Original Research

Customer experience, satisfaction and loyalty in business-to-business markets: Does the chain hold across customer segments?

Gert Human, Caitlin C. Ferreira, Jeandri Robertson, Michelle Whiterspoon
Acta Commercii | Vol 20, No 1 | a855 | DOI: https://doi.org/10.4102/ac.v20i1.855 | © 2020 Gert Human, Caitlin C. Ferreira, Jeandri Robertson, Michelle Whiterspoon | This work is licensed under CC Attribution 4.0
Submitted: 04 February 2020 | Published: 21 July 2020

About the author(s)

Gert Human, Department of Business Management, Faculty of Economic and Management Sciences, Stellenbosch University, Cape Town, South Africa
Caitlin C. Ferreira, Marketing Section, School of Management Studies, Faculty of Commerce, University of Cape Town, Cape Town, South Africa
Jeandri Robertson, Marketing Section, School of Management Studies, Faculty of Commerce, University of Cape Town, Cape Town, South Africa
Michelle Whiterspoon, School of Management Studies, Faculty of Commerce, University of Cape Town, Cape Town, South Africa


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Abstract

Orientation: This study considers the influence of customer experience gained during sales interaction episodes on customer satisfaction, customer loyalty and ultimately willingness to recommend the focal firm in a business-to-business context and compares these associations across multiple firm-specific customer segments.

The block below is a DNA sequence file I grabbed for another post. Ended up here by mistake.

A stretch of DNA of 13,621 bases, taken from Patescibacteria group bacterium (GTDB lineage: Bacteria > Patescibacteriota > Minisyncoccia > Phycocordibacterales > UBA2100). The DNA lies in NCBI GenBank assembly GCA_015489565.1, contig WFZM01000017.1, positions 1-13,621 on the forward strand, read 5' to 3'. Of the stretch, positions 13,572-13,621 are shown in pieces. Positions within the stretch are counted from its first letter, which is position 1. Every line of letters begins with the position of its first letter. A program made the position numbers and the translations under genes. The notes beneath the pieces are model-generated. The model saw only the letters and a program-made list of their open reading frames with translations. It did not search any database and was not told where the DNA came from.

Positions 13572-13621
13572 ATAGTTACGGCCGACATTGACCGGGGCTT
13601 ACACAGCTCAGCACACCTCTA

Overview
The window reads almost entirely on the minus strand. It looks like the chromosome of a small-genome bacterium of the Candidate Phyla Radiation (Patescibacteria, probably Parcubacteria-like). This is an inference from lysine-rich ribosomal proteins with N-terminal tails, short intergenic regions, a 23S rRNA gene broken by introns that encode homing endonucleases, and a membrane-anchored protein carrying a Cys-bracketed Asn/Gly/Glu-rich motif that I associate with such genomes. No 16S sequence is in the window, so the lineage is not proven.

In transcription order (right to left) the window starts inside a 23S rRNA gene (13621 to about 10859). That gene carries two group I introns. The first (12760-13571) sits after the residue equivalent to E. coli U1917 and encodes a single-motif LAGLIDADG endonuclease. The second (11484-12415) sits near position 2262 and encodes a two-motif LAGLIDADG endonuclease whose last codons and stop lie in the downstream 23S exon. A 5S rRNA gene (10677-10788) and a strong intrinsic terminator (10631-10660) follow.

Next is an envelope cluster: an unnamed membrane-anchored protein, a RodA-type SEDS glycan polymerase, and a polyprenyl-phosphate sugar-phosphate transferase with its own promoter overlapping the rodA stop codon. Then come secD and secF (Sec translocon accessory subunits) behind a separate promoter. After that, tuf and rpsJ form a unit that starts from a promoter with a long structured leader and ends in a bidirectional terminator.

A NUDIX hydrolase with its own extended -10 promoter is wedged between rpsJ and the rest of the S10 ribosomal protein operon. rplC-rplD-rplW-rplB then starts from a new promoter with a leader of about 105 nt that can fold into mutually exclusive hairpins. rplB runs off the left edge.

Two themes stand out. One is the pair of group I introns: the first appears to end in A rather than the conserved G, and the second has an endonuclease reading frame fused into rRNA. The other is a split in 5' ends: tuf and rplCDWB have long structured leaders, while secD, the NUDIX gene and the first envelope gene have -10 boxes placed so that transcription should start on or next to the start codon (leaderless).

Research purpose: This study seeks to examine whether an experience–satisfaction–loyalty causal model would hold across case-specific heterogeneous customer segments in a business-to-business context.

Motivation for the study: Industrial marketing researchers often overlook customer experiences, particularly relating to sales interactions. These interactions are prone to variation across customer segments, and the associated heterogeneity may lead to gaps in our understanding of how such interactions could impact customer loyalty and ultimately willingness to recommend a firm in a business-to-business context.

Research design, approach and method: The quantitative design made use of a focal firm approach as a single case study of enquiry, surveying a valid sample of 1004 of the focal firm’s customers. The data was analysed using variance based structural equation modelling after being subjected to validity and reliability testing. The multigroup analysis was conducted using case driven characteristics to compare the theoretical model across customer segments.

Main findings: A simplified model to explain willingness to recommend was subjected to multi-group analyses across four key theoretical relationship dimensions. The results provide support for linkages between sales interaction experience, customer satisfaction, loyalty and ultimately willingness to recommend.

Practical/managerial implications: The findings could facilitate the development of relationship management strategies that account for the heterogeneity in customer segments.

Contribution/value-add: It appears useful to consider the heterogeneity that may exist between customer groups and segments that could potentially distort assumed linear associations.


Keywords

relationship marketing; emerging market; interaction experience; customer satisfaction; market heterogeneity

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